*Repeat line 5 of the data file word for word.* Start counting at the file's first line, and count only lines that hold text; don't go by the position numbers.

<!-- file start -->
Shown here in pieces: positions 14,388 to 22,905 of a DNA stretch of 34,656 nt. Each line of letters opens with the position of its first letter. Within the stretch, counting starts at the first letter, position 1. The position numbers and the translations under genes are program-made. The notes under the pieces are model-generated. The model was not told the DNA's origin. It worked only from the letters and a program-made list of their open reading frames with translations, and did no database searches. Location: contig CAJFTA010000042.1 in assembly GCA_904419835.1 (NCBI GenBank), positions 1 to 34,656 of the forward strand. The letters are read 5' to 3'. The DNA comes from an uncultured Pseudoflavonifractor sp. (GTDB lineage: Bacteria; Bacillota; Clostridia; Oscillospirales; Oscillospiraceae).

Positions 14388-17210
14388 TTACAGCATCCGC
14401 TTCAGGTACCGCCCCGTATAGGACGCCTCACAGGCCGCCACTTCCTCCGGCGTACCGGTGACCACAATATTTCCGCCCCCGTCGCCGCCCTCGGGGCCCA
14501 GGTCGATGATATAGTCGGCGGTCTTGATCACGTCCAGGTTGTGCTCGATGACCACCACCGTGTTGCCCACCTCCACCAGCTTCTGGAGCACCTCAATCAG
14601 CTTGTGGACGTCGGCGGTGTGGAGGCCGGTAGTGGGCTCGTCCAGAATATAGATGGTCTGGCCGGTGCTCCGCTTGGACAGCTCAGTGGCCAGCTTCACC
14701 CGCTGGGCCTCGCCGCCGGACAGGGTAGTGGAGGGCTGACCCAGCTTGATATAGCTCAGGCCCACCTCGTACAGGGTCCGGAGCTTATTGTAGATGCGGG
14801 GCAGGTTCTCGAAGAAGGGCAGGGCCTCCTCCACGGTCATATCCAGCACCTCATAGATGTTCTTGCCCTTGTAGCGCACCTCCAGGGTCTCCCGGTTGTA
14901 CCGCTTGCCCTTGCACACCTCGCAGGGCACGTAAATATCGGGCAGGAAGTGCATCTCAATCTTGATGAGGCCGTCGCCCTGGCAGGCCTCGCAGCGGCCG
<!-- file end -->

14501 GGTCGATGATATAGTCGGCGGTCTTGATCACGTCCAGGTTGTGCTCGATGACCACCACCGTGTTGCCCACCTCCACCAGCTTCTGGAGCACCTCAATCAG